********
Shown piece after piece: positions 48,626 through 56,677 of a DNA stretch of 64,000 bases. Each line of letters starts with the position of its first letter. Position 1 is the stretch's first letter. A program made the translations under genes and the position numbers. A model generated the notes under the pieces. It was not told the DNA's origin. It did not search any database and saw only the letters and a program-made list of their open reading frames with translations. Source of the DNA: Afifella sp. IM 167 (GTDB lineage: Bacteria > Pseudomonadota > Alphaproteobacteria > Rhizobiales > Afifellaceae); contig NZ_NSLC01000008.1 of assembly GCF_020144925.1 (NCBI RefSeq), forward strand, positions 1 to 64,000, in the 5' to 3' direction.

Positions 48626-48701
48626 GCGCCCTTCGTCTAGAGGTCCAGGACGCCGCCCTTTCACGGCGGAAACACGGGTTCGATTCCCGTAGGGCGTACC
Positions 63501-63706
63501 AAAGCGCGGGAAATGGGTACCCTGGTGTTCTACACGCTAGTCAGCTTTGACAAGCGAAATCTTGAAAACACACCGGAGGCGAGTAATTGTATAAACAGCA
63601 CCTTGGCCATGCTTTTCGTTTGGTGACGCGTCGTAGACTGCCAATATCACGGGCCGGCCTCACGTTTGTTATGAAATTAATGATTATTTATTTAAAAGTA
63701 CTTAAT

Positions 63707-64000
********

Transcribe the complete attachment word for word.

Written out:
Shown piece after piece: positions 48,626 through 56,677 of a DNA stretch of 64,000 bases. Each line of letters starts with the position of its first letter. Position 1 is the stretch's first letter. A program made the translations under genes and the position numbers. A model generated the notes under the pieces. It was not told the DNA's origin. It did not search any database and saw only the letters and a program-made list of their open reading frames with translations. Source of the DNA: Afifella sp. IM 167 (GTDB lineage: Bacteria > Pseudomonadota > Alphaproteobacteria > Rhizobiales > Afifellaceae); contig NZ_NSLC01000008.1 of assembly GCF_020144925.1 (NCBI RefSeq), forward strand, positions 1 to 64,000, in the 5' to 3' direction.

Positions 48626-48701
48626 GCGCCCTTCGTCTAGAGGTCCAGGACGCCGCCCTTTCACGGCGGAAACACGGGTTCGATTCCCGTAGGGCGTACC
Positions 63501-63706
63501 AAAGCGCGGGAAATGGGTACCCTGGTGTTCTACACGCTAGTCAGCTTTGACAAGCGAAATCTTGAAAACACACCGGAGGCGAGTAATTGTATAAACAGCA
63601 CCTTGGCCATGCTTTTCGTTTGGTGACGCGTCGTAGACTGCCAATATCACGGGCCGGCCTCACGTTTGTTATGAAATTAATGATTATTTATTTAAAAGTA
63701 CTTAAT

Positions 63707-64000